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The last survivors: Growing old with memories of Auschwitz camp

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Polish prisoners stand outside a concentration camp, after it was liberated by the US army on April 29, 1945. afp

The last survivors: Growing old with memories of Auschwitz camp

As he looks at pictures of his parents and sisters who perished in Auschwitz, Szmul Icek begins to tremble, tears clouding his eyes.

It may have been 75 years ago, but for this survivor of the Holocaust the memories of life and death in the Nazi extermination camp remain painfully fresh.

More than a million Jews were killed at Auschwitz, in then-occupied Poland. The last survivors, now all elderly, still live with the physical and mental scars of the horrors of that time.

Since their liberation three quarters of a century ago, their skin has wrinkled with the march of time and the numbers tattooed on their left arms have faded.

These survivors are the last witnesses to traumatic events which now in the 21st century are often called into question by anti-Semitic revisionists.

Born in Poland, Icek, 92, struggles to talk following a car accident, and leaves it to his wife to recount the tragedy which befell his family.

In early 1942, his two sisters responded to a notice from the Gestapo that children should present themselves to the notorious secret police in order to protect their family.

“They left, but they were never seen again, never. We don’t know what happened to them,” said Sonia on behalf of her husband.

For many years, Icek, number 117 568, kept his imprisonment at Auschwitz secret from his wife.

After living together in Belgium for years, the couple now inhabits an apartment in Jerusalem where old family portraits hang in their living room.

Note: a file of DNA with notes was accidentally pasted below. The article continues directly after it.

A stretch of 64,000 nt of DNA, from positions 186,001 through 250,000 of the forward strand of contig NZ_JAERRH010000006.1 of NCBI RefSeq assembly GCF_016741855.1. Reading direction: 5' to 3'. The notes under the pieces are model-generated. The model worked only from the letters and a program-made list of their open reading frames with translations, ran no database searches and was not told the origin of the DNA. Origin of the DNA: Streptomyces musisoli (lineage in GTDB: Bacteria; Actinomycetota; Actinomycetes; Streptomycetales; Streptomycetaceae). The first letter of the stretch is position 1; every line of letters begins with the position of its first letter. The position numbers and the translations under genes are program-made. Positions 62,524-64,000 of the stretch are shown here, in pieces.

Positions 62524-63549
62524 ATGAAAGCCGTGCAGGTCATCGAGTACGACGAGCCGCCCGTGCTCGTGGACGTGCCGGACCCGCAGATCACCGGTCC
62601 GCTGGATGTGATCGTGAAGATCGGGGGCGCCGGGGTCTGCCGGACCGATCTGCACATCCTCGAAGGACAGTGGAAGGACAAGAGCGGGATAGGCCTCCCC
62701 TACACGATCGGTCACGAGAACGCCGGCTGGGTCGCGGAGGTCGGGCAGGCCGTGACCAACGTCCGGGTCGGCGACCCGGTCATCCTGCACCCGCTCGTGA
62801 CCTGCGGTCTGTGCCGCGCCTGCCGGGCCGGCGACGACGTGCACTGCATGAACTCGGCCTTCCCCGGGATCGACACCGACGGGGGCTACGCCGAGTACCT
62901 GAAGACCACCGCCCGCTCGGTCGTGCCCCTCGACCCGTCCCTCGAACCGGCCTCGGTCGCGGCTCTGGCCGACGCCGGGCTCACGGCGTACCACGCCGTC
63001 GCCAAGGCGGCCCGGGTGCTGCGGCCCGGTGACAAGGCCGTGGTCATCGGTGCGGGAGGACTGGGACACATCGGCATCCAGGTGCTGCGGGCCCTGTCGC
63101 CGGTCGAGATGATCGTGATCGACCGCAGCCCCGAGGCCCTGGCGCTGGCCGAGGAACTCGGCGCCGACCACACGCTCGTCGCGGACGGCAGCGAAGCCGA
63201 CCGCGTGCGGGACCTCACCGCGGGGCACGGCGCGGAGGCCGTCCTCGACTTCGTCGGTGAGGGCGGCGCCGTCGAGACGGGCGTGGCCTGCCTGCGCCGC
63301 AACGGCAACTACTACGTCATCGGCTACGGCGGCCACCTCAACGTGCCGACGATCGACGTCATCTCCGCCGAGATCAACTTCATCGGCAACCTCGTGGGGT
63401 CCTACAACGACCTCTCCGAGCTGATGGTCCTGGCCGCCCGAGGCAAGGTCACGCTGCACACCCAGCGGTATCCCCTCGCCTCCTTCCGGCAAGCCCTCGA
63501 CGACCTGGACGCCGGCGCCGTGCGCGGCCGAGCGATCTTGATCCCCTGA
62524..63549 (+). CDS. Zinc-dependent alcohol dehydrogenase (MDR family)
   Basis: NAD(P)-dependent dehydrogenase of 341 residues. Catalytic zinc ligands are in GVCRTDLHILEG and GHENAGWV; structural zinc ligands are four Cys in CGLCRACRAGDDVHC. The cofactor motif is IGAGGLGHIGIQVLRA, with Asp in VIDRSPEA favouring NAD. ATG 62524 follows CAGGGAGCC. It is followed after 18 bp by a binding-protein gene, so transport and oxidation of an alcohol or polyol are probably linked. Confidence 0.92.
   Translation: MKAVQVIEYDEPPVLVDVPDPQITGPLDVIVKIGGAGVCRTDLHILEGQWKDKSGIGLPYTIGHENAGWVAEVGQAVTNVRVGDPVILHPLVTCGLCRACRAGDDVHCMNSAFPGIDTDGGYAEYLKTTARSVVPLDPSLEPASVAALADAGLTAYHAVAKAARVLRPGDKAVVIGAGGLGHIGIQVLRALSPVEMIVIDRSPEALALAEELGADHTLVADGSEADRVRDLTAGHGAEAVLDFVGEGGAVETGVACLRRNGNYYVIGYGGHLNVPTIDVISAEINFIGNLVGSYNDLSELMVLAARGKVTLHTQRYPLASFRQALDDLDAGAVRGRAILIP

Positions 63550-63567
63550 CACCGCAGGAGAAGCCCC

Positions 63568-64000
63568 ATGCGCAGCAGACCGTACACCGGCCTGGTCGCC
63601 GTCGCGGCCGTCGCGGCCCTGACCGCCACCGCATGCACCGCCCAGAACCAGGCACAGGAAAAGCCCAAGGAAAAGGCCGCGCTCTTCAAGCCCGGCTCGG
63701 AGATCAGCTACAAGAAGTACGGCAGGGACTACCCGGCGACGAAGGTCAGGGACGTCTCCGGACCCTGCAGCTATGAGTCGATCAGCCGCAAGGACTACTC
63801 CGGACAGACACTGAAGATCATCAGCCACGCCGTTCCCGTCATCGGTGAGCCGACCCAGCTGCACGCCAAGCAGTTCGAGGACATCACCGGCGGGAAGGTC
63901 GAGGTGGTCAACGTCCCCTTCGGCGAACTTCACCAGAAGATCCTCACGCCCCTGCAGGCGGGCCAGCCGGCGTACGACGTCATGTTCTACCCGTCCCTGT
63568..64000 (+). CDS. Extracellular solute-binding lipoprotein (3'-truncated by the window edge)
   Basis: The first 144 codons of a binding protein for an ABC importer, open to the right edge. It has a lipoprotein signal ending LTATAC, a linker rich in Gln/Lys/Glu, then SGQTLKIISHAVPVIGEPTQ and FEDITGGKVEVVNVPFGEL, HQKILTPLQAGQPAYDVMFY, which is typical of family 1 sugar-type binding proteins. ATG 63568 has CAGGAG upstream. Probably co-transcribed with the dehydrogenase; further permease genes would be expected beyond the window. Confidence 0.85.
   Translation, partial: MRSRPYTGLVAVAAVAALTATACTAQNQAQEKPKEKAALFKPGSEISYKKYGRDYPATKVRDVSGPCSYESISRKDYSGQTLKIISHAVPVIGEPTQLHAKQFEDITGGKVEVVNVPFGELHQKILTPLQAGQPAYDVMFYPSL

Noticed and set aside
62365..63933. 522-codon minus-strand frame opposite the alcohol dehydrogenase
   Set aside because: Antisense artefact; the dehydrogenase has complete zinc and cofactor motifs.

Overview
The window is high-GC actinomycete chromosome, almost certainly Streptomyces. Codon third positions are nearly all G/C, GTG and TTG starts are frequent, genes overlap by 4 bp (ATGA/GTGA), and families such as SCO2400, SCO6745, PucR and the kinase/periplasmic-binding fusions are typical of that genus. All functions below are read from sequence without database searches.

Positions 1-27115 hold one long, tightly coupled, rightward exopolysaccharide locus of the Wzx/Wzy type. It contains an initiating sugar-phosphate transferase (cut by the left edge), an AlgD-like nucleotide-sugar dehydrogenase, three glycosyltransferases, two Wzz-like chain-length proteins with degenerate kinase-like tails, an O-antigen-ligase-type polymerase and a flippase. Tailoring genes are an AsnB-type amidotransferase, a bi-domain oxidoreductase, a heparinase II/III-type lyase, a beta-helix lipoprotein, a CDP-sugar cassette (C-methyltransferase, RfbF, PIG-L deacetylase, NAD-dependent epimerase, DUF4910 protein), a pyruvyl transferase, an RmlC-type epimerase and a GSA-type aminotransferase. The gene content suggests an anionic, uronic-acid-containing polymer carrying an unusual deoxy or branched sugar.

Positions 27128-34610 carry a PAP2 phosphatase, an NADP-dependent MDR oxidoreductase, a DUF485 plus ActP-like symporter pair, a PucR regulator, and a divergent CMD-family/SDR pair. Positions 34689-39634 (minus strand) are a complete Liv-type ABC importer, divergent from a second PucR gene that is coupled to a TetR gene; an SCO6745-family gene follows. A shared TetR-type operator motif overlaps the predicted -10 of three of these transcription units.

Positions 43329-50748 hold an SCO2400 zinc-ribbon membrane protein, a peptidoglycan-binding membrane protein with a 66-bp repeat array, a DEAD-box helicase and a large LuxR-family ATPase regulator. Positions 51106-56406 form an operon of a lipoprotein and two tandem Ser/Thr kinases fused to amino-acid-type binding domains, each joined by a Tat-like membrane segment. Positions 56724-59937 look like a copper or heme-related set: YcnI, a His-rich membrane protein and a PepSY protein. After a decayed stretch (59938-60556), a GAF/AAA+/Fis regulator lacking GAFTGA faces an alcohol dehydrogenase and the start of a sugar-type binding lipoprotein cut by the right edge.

One shows his father with a full beard, wearing a round hat, while his mother’s hair is cropped short in the style popular in that era.

A month after his sisters disappeared, the Germans came for the rest of his family – his parents, two brothers and him.

“When he arrived at Auschwitz, on getting off the train, he held onto his father’s hand like a little boy,” Sonia said of her husband’s deportation.

But Icek was separated from his dad by a Nazi. “He cried that he wanted to be with his father. But the German said: ‘no, you [go] over there’.”

That was the last time he saw his father, who was sent to the gas chambers. Both his parents died, although his brothers like him managed to survive.

Hearing his wife talk about Auschwitz where he spent two and a half years, Icek, dressed in a blue polo neck and a skullcap, became briefly animated.

“It can’t be, it can’t be, no,” he said, clasping his hands around his neck to mime the killings at the camp.

Like Icek, Menahem Haberman, born in the then-Czechoslovakia in 1927, was a teenager when he arrived at Auschwitz and was separated from his family.

Their paths never crossed at the extermination camp, nor in Jerusalem where Haberman now lives in a retirement home.

His memory still sharp, he recounted how he was taken outside of the camp to the edge of some water and given a shovel.

“There was a canal and I had to run to each side and pour ashes into the water. I didn’t know what I was doing. When I came back, I asked a camp veteran: ‘What have I done?’

Haberman told the man he had only arrived at Auschwitz the previous day.

“He told me: ‘All your families were ashes in that canal four hours after their arrival.’